My girlfriend's brother picked us up at JFK and we drove straight through the whole of NYC to his apartment in New Jersey. That was really cool, riding through Brooklyn and Queens, crossing the Queensboro Bridge and all the Avenues, watching the towering façades running through the car's roof window. Upon our arrival in the Garden State we rested in Hamilton Park and enjoyed the awesome view of the whole of Manhattan right from the southern tip up to The Bronx while getting to terms with the 30+ degrees.
Today then we went out for a quick morning walk around Suburbia. We were surprised by the amount of wildlife around here, does grasing in backyards, squirrels practically all over, raccoons, cicadas, birds and whatnot. Even saw a vulture feeding on a small deer's corpse right on the middle of the road. The houses all look the same, the villas all rock the same fake stone-but-actually-wood walls and look like they've been spewn out by a 3D printer. Nice yards and front lawns but surprisingly few people outside. No bike lanes whatsoever, everything only reachable and doable by car.
Today we went down to Nyack, enjoyed a nice breakfast and drove down to Liberty State Park opposite of Manhattan's skyline. It looks amazing, but it's like being in a movie at the same time, a bit like watching a painted ,staged scenery. Hearing everybody around you speaking like you only know it from movies and music only adds to that experience.
I'm enjoying it very much so far and I'm all the more looking forward to moving over to Brooklyn tomorrow where we'll spend the next five days.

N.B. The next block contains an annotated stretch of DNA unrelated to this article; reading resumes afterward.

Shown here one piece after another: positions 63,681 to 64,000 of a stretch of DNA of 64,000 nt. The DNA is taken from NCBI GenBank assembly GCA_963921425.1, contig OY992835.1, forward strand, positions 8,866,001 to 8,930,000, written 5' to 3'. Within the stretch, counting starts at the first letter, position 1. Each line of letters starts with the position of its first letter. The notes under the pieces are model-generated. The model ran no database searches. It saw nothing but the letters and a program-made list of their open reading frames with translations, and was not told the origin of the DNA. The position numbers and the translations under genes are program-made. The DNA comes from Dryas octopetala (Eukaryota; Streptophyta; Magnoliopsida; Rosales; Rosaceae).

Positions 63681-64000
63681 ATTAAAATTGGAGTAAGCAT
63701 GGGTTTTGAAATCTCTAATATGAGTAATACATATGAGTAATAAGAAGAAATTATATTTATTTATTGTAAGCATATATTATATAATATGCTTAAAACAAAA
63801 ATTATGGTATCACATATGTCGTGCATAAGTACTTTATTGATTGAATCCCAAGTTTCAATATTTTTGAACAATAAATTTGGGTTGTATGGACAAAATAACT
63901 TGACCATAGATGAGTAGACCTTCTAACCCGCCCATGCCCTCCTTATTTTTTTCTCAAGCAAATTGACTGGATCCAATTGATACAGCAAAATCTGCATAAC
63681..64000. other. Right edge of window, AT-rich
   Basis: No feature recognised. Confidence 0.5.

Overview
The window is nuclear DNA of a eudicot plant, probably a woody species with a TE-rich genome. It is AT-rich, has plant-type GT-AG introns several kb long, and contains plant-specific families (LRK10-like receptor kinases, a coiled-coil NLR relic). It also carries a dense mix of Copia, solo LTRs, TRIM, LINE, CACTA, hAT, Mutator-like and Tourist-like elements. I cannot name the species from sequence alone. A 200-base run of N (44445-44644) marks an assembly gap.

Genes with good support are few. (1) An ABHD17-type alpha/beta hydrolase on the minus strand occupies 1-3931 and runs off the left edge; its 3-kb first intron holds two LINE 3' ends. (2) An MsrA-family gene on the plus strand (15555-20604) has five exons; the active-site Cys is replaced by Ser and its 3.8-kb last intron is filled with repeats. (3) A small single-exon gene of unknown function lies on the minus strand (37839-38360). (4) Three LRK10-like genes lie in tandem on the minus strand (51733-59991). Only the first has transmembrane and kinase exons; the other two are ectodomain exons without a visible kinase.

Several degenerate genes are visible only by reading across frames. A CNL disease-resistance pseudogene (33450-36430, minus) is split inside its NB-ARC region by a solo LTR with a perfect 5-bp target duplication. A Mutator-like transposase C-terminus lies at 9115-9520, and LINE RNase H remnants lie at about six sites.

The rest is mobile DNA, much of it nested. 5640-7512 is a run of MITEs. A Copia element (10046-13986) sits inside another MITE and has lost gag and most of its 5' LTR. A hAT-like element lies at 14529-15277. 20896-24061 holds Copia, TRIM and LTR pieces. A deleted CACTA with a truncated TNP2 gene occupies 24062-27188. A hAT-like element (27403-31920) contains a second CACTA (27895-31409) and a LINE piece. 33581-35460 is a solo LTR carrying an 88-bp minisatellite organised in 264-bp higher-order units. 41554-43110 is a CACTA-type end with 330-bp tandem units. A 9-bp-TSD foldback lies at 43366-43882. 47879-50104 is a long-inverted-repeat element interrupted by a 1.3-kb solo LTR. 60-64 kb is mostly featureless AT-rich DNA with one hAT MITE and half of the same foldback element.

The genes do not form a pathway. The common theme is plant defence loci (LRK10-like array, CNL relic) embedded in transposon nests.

At least nothing went missing for once and I rock a freshly trimmed dual boot.
It was Pentecost and Norwegian Constitution Day which gave us a long weekend to leave the city and explore the Northern end of this country. We flew to Tromsø where a rented T4 awaited us. Our plan was to drive down to Lofoten, right to its eastern tip at the village of Å before heading back to check out the world's northermost larger city.
On our way we crossed countless islands, islets, bridges, sounds, fjords, tunnels and passes, traveled the Vesterålen archipelago, drove along two of Norway's esteemed tourist routes, were greeted by lots of reindeer, watched an otter being chased off by seagulls teaming up with a magpie, spotted two elks, a seal and an eagle. And of course endless amounts of cod hung out to dry - that smell, though :O All the islands display incredible landscapes changing from each angle. It's like passing through different micro climates with every corner taken. Think sandy crescent-shaped beaches with azure, crystal clear waters in front of rugged, sharp-toothed mountain cliffs and stormy rain pouring over the harsh Atlantic ocean in the background - all in one view. Of course that's also what makes the region a tourist favourite, but we didn't feel there were too many people underway and always could find a sweet spot to spend the night by ourselves. We were in luck with the weather and enjoyed totally fantastic weather mixed up with the odd short shower every twenty minutes. Only one day was completely grey but that gave us some time to drive some more and even make a quick detour up into the highlands of nearby Finland, totally worth it.
Tromsø then was not that spectacular in itself. The city is distributed over several shores and features a underground road system to help people cope. We arrived in midst the celebrations for Norway's 202nd year of independence from Denmark with folks roaming the streets in the traditional clothes called bunad and an endless train of students of all ages progressing through the inner city. That was interesting and also funny to see so many Norwegians at the same time :D
These are now my new favourite parts of Norway.